Book Review: Route 12 by Marietta Miles


Author: Marietta Miles

Publisher: All Due Respect

Release Date: February 2016


Route 12 by Marietta Miles comprises two evocative, disturbing novellas set in Appalachia in the 1960s and 1970s. These are bleak stories about people who have been dealt a rotten hand by life: a boy dragged into reform school at an early age, due to his mother’s unhealthy lifestyle choices – only to emerge with a violent disregard for society; a girl crippled by a bad dose of polio vaccine, and left friendless and exposed; a drunken mother desperate for cash who makes a terrible mistake… In these pitch-black stories the characters’ choices define them – for better or worse.

Marietta Miles brings a gothic intensity to these tales of damaged small town lives, which seem to congeal in the worst way imaginable.  Opening story ‘Route 12’ is the jewel in the tarnished crown – a tremendous, nastily memorable piece of work. Chief protagonist Percy is a horribly damaged young man, whose queasy charisma sucks a pair of vulnerable young girls into his sick orbit. Miles displays an unfailingly sharp eye for detail, teasing small, haunting nuggets out of the plot, and imbuing the drama with a skin-crawling level of tension.

While the title story will likely attract the most attention, B-side cut ‘Blood & Sin’ is no less compelling, and the character of Pastor Danny Friend is a true literary grotesque. Although it feels like the story has the life choked out of it just as it starts getting really twisted, the gruelling content still packs one hell of a punch.

All in all, a dark, unsettling pair of novellas that adds a bold, new dimension to the All Due Respect slate. Impressive, distinctive work from Marietta Miles.

Reviewed by Tom Leins

Book Review: Bad Luck City by Matt Phillips


Author: Matt Phillips

Publisher: Near To The Knuckle

Release Date: February 2016


Half-bored and all-the-way drunk, Las Vegas journalist Sim Palmer is unfulfilled in his job – covering the local entertainment scene for an alternative weekly newspaper. An unexpected phone call from a wilfully obscure underworld figure shakes Sim out of his middle-aged malaise, and reignites the flame that helped him earn his stripes as an investigative reporter. He is nudged in the direction of a dark case involving a missing girl, and the deeper he digs, the more it becomes apparent that the truth may be entwined with his late father’s hoodlum past. Suffice to say, there are more than just skeletons in this particular closet…

Last year, Matt Phillips demonstrated his desert noir credentials with Redbone (Number Thirteen Press), a murky, slow-burning slice of Americana. More immediate than its predecessor, Bad Luck City is a very different beast, but no less entertaining. In crime fiction, the notion of a dogged investigative journalist pursuing a hot lead into ominous territory is as well-worn as a crumpled fedora, or an ash-streaked suit, but the absorbing familial flashbacks give Bad Luck City extra resonance, and broaden the story’s scope.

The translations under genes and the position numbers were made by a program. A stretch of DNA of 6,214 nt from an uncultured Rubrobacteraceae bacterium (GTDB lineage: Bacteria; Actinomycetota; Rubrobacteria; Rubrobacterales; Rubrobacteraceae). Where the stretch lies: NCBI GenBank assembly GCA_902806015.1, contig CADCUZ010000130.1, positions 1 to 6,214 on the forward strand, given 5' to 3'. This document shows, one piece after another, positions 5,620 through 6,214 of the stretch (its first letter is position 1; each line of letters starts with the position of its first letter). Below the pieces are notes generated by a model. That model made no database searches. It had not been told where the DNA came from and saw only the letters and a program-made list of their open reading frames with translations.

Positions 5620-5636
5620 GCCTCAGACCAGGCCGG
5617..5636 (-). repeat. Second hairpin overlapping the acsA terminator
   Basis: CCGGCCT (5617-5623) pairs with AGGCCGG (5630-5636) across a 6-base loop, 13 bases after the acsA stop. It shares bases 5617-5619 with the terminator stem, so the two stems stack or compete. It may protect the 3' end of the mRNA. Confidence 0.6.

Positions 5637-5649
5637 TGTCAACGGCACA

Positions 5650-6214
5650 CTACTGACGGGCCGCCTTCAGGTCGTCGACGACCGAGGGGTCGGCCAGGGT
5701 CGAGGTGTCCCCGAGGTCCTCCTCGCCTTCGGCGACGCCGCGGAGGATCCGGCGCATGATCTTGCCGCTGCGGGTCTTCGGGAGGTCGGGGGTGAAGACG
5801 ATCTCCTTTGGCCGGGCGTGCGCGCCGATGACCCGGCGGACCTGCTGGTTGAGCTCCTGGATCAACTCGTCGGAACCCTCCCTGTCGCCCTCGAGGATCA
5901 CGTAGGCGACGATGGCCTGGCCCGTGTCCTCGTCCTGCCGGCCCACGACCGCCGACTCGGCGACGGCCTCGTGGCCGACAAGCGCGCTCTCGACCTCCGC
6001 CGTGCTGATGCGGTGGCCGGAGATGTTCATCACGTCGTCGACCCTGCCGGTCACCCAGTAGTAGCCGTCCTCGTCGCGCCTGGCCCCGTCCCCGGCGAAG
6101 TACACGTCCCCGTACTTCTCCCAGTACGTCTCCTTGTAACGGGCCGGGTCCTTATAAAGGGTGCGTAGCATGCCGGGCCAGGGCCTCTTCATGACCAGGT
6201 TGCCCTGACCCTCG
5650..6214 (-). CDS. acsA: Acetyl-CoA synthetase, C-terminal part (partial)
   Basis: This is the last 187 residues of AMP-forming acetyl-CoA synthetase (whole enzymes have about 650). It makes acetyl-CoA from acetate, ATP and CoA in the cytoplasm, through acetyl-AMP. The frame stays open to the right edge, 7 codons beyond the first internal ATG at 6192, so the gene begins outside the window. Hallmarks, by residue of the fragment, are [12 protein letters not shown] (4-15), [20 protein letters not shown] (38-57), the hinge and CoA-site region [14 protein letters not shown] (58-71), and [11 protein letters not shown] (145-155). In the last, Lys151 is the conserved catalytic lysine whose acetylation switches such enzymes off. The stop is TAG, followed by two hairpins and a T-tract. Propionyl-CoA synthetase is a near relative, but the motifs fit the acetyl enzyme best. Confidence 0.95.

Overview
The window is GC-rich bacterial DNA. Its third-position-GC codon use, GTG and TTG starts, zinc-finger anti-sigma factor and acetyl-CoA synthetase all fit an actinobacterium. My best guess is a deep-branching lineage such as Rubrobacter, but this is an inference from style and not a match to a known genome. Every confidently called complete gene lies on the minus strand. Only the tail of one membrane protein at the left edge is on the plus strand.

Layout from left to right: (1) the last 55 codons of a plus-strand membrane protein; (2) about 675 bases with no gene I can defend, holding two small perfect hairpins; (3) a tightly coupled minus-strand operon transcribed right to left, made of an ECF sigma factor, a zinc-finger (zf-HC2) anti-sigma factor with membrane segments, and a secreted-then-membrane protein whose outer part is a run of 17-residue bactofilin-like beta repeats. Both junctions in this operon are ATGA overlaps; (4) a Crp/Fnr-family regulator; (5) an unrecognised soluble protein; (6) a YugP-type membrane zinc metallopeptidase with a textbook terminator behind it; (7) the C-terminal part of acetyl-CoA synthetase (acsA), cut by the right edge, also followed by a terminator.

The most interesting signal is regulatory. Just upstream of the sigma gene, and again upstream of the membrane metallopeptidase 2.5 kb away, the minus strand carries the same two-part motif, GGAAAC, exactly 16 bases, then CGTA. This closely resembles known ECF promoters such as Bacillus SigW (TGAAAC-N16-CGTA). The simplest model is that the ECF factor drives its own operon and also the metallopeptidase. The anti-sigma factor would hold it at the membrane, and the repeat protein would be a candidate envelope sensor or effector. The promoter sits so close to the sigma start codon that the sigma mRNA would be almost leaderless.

UK crime fiction publisher Near To The Knuckle is very much on the ascendency, and this taut, sweaty little thriller represents a solid start to their planned ‘Knuckle-cracking Novellas’ series. Good stuff!

Reviewed by Tom Leins

Book Review: Diesel Therapy by Greg Barth


Author: Greg Barth

Publisher: All Due Respect

Release Date: November 2015



Diesel Therapy is the follow-up to cult crime thriller Selena. While in Federal custody on a grisly assortment of charges relating to her actions in the first book, the title character finds herself an unwilling pawn in a deadly game being orchestrated by powerful men she has scant understanding of. Despite Selena being on lock-down, her enemies aren’t finished hurting her yet, and she is put through the physical and emotional wringer once more. When presented with an unexpected opportunity to right old wrongs, she hatches an escape plan and ends up joining forces with an unimaginable ally.

I have a confession to make: I enjoyed the original book so much that I was genuinely nervous about revisiting the character, and delayed my reading of the book accordingly. More fool me, as this sequel is a violent delight: an adrenaline-charged, sweaty-palmed riot of spilled blood and bad men. As the first book drew to a close, it seemed like Greg Barth had written himself into a corner, but he drives things forward by dragging the reader back into Selena’s queasy, desperate past.

Selena is a terrific anti-hero: permanently brutalised, but at her most dangerous when she is cornered. The setting may be half a world away, but the Selena series is shaping up like a vicious hillbilly remix of the Girl With The Dragon Tattoo saga. If you have any interest in contemporary crime fiction, you need to get deep, down and dirty with Selena.

Reviewed by Tom Leins